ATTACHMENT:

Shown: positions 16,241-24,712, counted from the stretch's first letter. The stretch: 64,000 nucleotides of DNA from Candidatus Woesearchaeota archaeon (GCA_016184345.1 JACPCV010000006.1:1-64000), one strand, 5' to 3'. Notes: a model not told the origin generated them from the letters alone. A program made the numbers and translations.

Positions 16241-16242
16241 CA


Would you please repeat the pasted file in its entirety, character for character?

Shown: positions 16,241-24,712, counted from the stretch's first letter. The stretch: 64,000 nucleotides of DNA from Candidatus Woesearchaeota archaeon (GCA_016184345.1 JACPCV010000006.1:1-64000), one strand, 5' to 3'. Notes: a model not told the origin generated them from the letters alone. A program made the numbers and translations.

Positions 16241-16242
16241 CA